The Oakland Raiders selected former Ohio State QB Terrelle Pryor in the third round of the NFL supplemental draft Monday, a risky pick but one that fits the Raiders' philosophy of often looking for talented athletes they feel can be developed into elite players, rather than more fundamentally sound players who can immediately fill roster holes.
Indications are Oakland is looking at Pryor more as a wide receiver than a quarterback in the NFL, and while that's an encouraging sign, given his deficiencies as a passer, the third round is still very early for a player who is a developmental project at wideout. Pryor lined up at receiver a few times at Ohio State, but there's a huge difference between getting by on athletic ability and knowing the position well enough to succeed against NFL defenders.
Pryor now has two weeks to begin the transition before his five-game suspension begins in Week 1 of the regular season. He'll have to immediately get to work learning how to run routes, which is harder than it sounds, especially for a player who is 6-foot4⅜ and 233 pounds.
Film work will be important throughout the process as Pryor learns how to read the body language and leverage of defensive backs; how to set up his breaks; and how to read the more complex coverage schemes he'll see in the NFL. And he'll surely spend plenty of time catching passes from the Juggs machine.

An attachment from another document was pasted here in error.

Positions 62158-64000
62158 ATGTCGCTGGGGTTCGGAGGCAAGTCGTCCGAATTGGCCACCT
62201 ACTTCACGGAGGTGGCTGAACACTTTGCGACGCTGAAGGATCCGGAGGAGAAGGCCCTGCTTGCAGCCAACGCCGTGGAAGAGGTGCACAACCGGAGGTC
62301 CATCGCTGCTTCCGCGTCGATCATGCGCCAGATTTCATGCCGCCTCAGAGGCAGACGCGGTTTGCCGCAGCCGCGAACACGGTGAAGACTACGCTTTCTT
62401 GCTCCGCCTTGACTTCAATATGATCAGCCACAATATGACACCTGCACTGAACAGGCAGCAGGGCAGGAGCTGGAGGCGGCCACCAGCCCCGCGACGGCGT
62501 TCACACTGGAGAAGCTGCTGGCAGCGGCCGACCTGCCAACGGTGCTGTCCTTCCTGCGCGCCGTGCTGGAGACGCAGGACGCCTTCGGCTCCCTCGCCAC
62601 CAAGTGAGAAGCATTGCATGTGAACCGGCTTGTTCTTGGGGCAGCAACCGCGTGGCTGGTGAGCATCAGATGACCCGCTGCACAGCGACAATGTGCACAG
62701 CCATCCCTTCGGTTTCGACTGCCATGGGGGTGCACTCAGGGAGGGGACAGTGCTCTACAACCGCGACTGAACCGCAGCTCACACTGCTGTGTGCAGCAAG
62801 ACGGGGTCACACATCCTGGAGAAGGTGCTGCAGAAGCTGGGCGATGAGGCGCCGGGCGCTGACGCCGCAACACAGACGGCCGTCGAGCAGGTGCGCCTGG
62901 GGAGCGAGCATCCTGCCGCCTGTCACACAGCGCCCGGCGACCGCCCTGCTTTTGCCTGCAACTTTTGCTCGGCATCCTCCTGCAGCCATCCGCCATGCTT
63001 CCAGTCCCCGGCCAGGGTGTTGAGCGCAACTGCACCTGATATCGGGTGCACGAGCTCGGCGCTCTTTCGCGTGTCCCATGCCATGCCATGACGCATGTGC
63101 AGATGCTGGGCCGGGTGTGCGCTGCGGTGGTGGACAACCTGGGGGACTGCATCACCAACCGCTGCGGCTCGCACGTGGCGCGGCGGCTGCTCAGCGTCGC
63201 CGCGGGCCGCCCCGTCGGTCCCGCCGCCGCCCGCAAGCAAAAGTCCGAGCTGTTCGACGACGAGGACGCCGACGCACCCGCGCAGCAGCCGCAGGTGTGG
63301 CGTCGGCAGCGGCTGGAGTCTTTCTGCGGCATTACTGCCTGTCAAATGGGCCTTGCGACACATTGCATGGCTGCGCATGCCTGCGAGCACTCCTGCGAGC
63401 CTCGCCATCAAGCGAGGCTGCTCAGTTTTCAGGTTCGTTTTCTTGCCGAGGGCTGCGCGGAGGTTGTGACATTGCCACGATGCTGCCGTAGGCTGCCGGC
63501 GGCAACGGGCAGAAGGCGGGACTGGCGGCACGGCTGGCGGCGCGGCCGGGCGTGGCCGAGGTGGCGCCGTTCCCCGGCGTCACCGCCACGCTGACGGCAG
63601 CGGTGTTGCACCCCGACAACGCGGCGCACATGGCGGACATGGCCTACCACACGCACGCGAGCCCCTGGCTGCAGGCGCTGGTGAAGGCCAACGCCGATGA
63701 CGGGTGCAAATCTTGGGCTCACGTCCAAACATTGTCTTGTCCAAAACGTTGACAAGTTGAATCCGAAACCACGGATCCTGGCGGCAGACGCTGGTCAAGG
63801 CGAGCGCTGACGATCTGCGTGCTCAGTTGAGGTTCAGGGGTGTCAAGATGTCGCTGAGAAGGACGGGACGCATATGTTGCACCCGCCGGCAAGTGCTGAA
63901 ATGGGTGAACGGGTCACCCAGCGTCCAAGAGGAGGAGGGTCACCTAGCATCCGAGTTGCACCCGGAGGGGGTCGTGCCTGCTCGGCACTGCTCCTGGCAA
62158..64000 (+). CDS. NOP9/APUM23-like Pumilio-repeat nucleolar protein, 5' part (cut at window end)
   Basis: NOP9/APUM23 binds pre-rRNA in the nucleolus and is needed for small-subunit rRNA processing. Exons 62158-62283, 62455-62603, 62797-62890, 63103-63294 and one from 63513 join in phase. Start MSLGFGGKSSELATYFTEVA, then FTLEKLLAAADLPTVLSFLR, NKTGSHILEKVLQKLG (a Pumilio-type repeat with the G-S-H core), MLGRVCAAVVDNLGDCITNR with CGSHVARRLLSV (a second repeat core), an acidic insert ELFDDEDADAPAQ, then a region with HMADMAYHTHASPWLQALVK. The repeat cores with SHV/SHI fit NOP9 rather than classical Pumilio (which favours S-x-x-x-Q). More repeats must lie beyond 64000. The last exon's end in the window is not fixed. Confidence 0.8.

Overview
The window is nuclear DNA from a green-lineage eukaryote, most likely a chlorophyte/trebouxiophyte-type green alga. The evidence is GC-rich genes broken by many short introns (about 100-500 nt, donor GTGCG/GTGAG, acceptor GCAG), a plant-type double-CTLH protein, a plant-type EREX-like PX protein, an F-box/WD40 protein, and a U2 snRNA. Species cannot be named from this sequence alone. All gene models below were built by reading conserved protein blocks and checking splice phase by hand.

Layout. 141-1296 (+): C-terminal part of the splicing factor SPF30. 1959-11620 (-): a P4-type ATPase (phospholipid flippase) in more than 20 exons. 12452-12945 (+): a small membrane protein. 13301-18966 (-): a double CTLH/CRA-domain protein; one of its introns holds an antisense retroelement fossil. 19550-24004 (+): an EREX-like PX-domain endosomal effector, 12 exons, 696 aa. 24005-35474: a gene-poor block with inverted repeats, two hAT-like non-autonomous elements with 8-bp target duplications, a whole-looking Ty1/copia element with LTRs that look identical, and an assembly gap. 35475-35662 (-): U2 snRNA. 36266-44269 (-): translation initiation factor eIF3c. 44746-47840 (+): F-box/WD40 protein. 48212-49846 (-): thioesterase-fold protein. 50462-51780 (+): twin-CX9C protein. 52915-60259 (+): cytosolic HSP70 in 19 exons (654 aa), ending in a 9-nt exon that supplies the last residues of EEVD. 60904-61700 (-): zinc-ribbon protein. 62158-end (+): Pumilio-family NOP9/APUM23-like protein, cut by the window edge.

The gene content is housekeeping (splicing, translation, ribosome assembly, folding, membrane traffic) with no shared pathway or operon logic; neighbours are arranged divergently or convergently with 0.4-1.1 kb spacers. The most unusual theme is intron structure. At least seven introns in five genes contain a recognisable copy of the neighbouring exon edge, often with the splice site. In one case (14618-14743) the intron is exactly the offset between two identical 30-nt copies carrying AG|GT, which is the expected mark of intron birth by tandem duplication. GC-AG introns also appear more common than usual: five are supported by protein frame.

Mentally, the pressure will be on to learn the playbook and all its terminology; what's expected of receivers in the overall offense (including blocking responsibilities); and how to fit into an NFL locker room. Pryor won't get any passes, either. He'll be treated just like any other third-round pick trying to make a roster.
Spending five weeks away from the team will make all of this even more challenging, and given all the obstacles he's facing, I don't expect Pryor to contribute significantly at any point this season. Not only will he be far behind the rest of the team developmentally, Pryor simply doesn't bring anything unique to the table. The Raiders already have two fast, good-sized receivers -- Darrius Heyward-Bey and Louis Murphy -- who already know many of the things Pryor will be just beginning to take in.
As long as Oakland feels it is in contention when Pryor is eligible to be added to the roster in Week 6, I just don't see the Raiders relying on a player who is learning a new position and all its nuances while at the same time adapting to the increased speed of the NFL game. If it starts slowly or falls out of contention late, Pryor might get a chance to play more snaps, but as it stands right now it's hard to imagine him having a big role in the offense in 2011.
With Trent Edwards and Kyle Boller on the quarterback depth chart behind starter Jason Campbell, Pryor likely won't be in the mix there and can focus all his energy on becoming a serviceable wideout. That will help his cause, but the work is just beginning and we might not see much of Pryor during his rookie season.